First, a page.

Beethoven's Christmas Sonata
A Lecture-Recital

by Lester Allyson Knibbs, Ph.D.
(formerly Hakeem Muhammad)

 
Ludwig van Beethoven (1770-1827) wrote 32 piano sonatas.  The one I call his "Christmas Sonata" is the next to last, the 31st.  I noticed one day that a certain passage near the end of the last movement had a "Christmas carol" sound.  At first I thought this was insignificant, but then I found out that Beethoven had dated this piece "December 25, 1821".  That discovery is the origin of this presentation.

As an African-American, I am fascinated by how Beethoven's appearance is represented.  In the definitive biography of Beethoven, by Thayer, Beethoven is described as "dark brown" with protruding lips, a "decidedly flattened" nose, and shaggy hair.  Thayer also wrote that Beethoven was called a "Moor" -- that is to say, an African -- by his contemporaries.  I have seen many pictures of Beethoven, and not one of them depicts the man as he is described.  According to Schindler (in "Beethoven as I Knew Him"), none of the pictures of Beethoven looks like him.

Beethoven was only one of many notable Europeans of African descent.  Among them are:  three generations of men named Alexander Dumas, a general in the French revolutionary army, his son (author of "The Three Musketeers), and his grandson (author of "Camille"); Alexander Pushkin, the "father of Russian literature", and his great-grandfather Ibrahim Hannibal, commander of the Russian army under Czar Peter the Great; St Maurice, the patron saint of Germany; St. Benedict, founder of the Benedictine Order.

In addition, the Moors both in Moorish Spain (711-1492) and throughout Europe laid the foundation for Europe's rise out of the Dark Ages.  And it was from the Moors and from Africans displaced to the New World in the slave trade that the basic elements of European classical music were derived.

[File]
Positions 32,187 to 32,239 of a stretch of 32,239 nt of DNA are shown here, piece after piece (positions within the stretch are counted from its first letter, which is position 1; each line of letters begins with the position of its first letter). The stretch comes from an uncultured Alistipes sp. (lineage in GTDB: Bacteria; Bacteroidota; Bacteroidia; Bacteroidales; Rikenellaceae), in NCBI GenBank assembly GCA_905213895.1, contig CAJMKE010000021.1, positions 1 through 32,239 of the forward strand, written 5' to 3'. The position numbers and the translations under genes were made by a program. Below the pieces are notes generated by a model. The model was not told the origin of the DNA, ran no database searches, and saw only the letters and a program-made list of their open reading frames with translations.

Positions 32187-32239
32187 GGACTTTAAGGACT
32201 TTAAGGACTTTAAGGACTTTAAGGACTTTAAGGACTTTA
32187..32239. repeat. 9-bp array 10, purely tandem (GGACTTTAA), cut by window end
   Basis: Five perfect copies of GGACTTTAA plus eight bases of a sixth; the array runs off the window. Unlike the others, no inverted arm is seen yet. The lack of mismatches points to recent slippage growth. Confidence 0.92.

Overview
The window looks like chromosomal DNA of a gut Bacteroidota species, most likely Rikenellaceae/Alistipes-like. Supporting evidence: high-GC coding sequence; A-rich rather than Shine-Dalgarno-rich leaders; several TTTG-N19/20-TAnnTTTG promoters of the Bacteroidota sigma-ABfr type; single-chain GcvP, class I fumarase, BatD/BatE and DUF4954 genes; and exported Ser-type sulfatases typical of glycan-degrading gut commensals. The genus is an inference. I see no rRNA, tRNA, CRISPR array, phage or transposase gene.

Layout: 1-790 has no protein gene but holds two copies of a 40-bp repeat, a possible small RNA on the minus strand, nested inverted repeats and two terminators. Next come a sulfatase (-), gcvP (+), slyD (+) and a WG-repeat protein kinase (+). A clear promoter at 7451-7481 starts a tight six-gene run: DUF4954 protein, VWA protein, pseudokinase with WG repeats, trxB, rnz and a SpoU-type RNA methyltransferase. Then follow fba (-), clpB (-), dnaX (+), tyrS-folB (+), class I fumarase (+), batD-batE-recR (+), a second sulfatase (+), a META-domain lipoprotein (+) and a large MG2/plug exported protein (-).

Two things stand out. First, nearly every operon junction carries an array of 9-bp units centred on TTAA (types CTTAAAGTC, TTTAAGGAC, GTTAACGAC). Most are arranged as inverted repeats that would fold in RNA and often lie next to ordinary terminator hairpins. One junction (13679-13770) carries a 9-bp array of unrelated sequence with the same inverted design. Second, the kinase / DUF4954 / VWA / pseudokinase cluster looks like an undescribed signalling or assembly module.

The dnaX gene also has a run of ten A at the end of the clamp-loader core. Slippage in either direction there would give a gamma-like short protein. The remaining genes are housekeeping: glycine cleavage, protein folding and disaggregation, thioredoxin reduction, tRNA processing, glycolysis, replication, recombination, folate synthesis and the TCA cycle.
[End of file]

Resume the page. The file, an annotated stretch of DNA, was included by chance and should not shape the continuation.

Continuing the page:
There is no reason for African-Americans to feel that Beethoven is alien to them.

As a Muslim, I identify with Beethoven's love for the son of Mary.  I do not call him by a Greek name (“Christ Jesus”), because he was neither Greek nor European, but rather Black (a person of color), Muslim (who fell on his face to pray, according to Matthew), Palestinian  and Jew, on a mission of compassion and mercy to a world in distress.  Compare his attitude towards lepers and sinners to the attitudes of today’s Christians towards homosexuals.

According to Grove's Dictionary of Music and Musicians, Beethoven had syphilis.  This was the cause of his deafness early in life and of his eventual death.  He lived at a time and place where such a disease carried a shameful stigma.  In such a situation, the story of the son of Mary and his compassion for the sinner and for the leper must have resonated strongly.

Today, we are plagued with the paired controversies of homsexuality and AIDS.  The compassion of the son of Mary is just as resonant today.

The sonata itself seems to reflect on the varying reponses of sedate reflection, boisterous partying, painful sadness, spiritual journey, and final rejoicing associated with the season in which those who love the son of Mary celebrate his birth.

See quotations from the Qur'an and the Bible on the birth of the son of Mary.

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